The book of Genesis always seems to be a January thing; it’s the book where masses search their spaces to dust off the holy book and decide that early this year, 2019, it’s going to happen.
You think, “I’m going to read the Bible cover to cover.”
So, why not? It’s always a good idea to read the Word of God. Start fresh, it’s only January 5th, and the “New Yearness” doesn’t rub off until after MLK Day. In fact, the definition of the word “genesis” brings up synonyms like origin, source, beginning, start.
Which leads us to my thoughts on Genesis 3:1-11.
God proclaims the earth into being (Genesis 1), and the pesky, crafty snake challenges the Sovereign God to ruin the beauty, comforts, and intimacy of Eden (Genesis 3:1). Snake offers the women, through a series of questions about semantics – it’s always about semantics, isn’t it? – to convince her that disobeying God through eating the fruit of the tree in the middle of the garden is a good idea (v. 1-5). Oh, and that one will gain knowledge, knowing good and evil.
Eve then, decides yes, (arguably “hell? YES!”) I’m going to trust this talking serpent instead of the One who placed me in this beautiful garden because He seems shady and there’s something He’s not giving up and bite into the fruit (v. 6). Not only that but also, Adam’s got to taste this delightful fruit that offers wisdom (v. 7)! So in humanity’s first instance of a woman serving man food, our protagonists Eve and Adam realize that they are naked and sew the first pieces of fashion into existence (v. 7).
Then God, the Creator and Father, walks around, so close that they could hear his steps and asks them, “Where are you?” (v. 8-9).
Adam responds, “I heard the sound of you in the garden, and I was afraid, because I was naked, and I hid myself” (v.10).
God then questions, “Who told you that you were naked? Have you eaten of the tree of which I commanded you not to eat?” (v. 11).
For some reason in reading Genesis 3 this January, I was struck by the question “Who told you that you were naked?” It’s interesting that God doesn’t ask, “What made you afraid?” or “Hey, what are those?” while pointing at the fig leaves.
Instead, He asks, “Who told you that you were naked?”
So what’s the deal with nakedness? Why did God want Adam and Eve to continue in nakedness? What’s the shame in the decency of clothing oneself?
For strangers, nakedness is uncomfortable. It’s just too much. It’s overwhelmingly there, and everything else is out at the same time too. Nakedness can be scandalous, cause bullying, provoke addictions, and ruin lives.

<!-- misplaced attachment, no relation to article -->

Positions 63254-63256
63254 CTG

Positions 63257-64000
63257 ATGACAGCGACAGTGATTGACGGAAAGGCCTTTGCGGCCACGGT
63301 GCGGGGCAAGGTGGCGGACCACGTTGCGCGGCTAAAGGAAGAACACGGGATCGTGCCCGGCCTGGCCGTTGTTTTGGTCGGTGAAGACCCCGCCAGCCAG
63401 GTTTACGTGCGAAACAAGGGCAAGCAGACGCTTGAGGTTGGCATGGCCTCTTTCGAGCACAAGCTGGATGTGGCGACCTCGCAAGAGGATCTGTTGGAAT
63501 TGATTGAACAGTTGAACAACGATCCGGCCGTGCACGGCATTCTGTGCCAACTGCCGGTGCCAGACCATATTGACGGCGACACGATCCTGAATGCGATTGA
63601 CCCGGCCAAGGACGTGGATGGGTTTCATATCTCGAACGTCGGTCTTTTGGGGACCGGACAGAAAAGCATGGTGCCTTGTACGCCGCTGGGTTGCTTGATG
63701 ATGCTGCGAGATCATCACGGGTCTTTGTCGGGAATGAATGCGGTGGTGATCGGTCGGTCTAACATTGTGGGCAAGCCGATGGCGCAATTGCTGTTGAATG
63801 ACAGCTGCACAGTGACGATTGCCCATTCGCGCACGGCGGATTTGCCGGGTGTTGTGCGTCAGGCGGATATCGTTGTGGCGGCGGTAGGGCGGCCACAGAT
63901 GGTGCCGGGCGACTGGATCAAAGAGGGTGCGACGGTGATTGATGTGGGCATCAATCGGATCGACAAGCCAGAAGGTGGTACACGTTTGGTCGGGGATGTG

So according to one 21st-century perspective, clothes aren’t necessarily a bad thing. We have malls filled with racks and racks of clothing, shoppers lined up to purchase these goods, and shows broadcasted about models who wear the said clothing. In retrospect, those fig leaves would’ve been an amazing Kickstarter idea.
But God desired to fix this issue, the distortion of nakedness. He wanted us to return back to the place of trust, intimacy, and freedom that could only be found in the cool of the Garden, walking alongside our Creator, so close that we can hear and see Him – so close that we could laugh together, hear His whispers, and feel the warmth of an embrace.
To God, nakedness is not simply a physical condition. Nakedness is vulnerability and the willingness to trust, a faith-filled action with the bold declaration of “here I am.” Nakedness is intimacy, a form of love, like that between a husband and wife. Nakedness is freedom in knowing that you are enough, just as you are.
And because now our eyes have been opened and the peace of the Garden has been disrupted, true nakedness must be gained through a sacrifice. And that sacrifice had to become naked to the point of death. So vulnerable to the point of shedding His own skin to bear our shame and fear. Just as the LORD God makes garments for Adam and his wife through the death of an animal to clothe them in Genesis 3:21, the same God provides us new robes of righteousness through giving up His Son.
Isaiah 53:5, 7 says that “He was pierced for our transgressions; he was crushed for our iniquities; upon him was the chastisement that brought us peace, and with his wounds we are healed […] He was oppressed, and he was afflicted, yet he opened not his mouth; like a lamb that is led to the slaughter, and like a sheep that before its shearers is silent, so he opened not his mouth.”
He bore our shame so that we wouldn’t be ashamed. He was humiliated so that we wouldn’t be. He died so that we wouldn’t. He rose again so that we would rise.
So this January, embrace nakedness. Be naked before the Lord. Be trusting. Be intimate. Be free. Be loved. Live life in confidence, knowing that the Son of God is trustworthy, ever-near, and relentless in His pursuit.